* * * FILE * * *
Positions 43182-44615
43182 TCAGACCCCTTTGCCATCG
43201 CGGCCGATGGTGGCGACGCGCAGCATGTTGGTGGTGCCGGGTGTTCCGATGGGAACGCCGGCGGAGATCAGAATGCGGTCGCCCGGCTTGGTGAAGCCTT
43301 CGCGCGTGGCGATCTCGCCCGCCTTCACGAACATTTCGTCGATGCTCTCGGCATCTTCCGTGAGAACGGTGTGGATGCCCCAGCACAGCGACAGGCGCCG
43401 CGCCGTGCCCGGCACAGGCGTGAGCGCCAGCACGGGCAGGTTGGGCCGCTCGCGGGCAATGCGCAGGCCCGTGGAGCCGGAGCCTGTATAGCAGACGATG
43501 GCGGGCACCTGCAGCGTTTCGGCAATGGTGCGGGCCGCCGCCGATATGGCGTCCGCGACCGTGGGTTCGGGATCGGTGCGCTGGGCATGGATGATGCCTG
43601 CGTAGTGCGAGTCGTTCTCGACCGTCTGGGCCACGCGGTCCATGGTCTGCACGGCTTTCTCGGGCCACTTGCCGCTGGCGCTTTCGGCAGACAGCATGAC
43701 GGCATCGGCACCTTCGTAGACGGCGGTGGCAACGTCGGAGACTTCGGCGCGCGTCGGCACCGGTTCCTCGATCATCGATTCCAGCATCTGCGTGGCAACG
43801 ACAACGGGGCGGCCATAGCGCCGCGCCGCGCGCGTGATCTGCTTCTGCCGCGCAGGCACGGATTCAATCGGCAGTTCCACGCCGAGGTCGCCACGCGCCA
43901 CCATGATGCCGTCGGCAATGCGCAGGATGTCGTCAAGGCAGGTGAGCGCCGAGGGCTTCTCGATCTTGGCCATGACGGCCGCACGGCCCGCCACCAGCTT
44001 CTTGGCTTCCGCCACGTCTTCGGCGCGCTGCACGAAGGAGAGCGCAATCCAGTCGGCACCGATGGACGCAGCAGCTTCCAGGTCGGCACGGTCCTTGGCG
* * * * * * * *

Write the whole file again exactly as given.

Positions 43182-44615
43182 TCAGACCCCTTTGCCATCG
43201 CGGCCGATGGTGGCGACGCGCAGCATGTTGGTGGTGCCGGGTGTTCCGATGGGAACGCCGGCGGAGATCAGAATGCGGTCGCCCGGCTTGGTGAAGCCTT
43301 CGCGCGTGGCGATCTCGCCCGCCTTCACGAACATTTCGTCGATGCTCTCGGCATCTTCCGTGAGAACGGTGTGGATGCCCCAGCACAGCGACAGGCGCCG
43401 CGCCGTGCCCGGCACAGGCGTGAGCGCCAGCACGGGCAGGTTGGGCCGCTCGCGGGCAATGCGCAGGCCCGTGGAGCCGGAGCCTGTATAGCAGACGATG
43501 GCGGGCACCTGCAGCGTTTCGGCAATGGTGCGGGCCGCCGCCGATATGGCGTCCGCGACCGTGGGTTCGGGATCGGTGCGCTGGGCATGGATGATGCCTG
43601 CGTAGTGCGAGTCGTTCTCGACCGTCTGGGCCACGCGGTCCATGGTCTGCACGGCTTTCTCGGGCCACTTGCCGCTGGCGCTTTCGGCAGACAGCATGAC
43701 GGCATCGGCACCTTCGTAGACGGCGGTGGCAACGTCGGAGACTTCGGCGCGCGTCGGCACCGGTTCCTCGATCATCGATTCCAGCATCTGCGTGGCAACG
43801 ACAACGGGGCGGCCATAGCGCCGCGCCGCGCGCGTGATCTGCTTCTGCCGCGCAGGCACGGATTCAATCGGCAGTTCCACGCCGAGGTCGCCACGCGCCA
43901 CCATGATGCCGTCGGCAATGCGCAGGATGTCGTCAAGGCAGGTGAGCGCCGAGGGCTTCTCGATCTTGGCCATGACGGCCGCACGGCCCGCCACCAGCTT
44001 CTTGGCTTCCGCCACGTCTTCGGCGCGCTGCACGAAGGAGAGCGCAATCCAGTCGGCACCGATGGACGCAGCAGCTTCCAGGTCGGCACGGTCCTTGGCG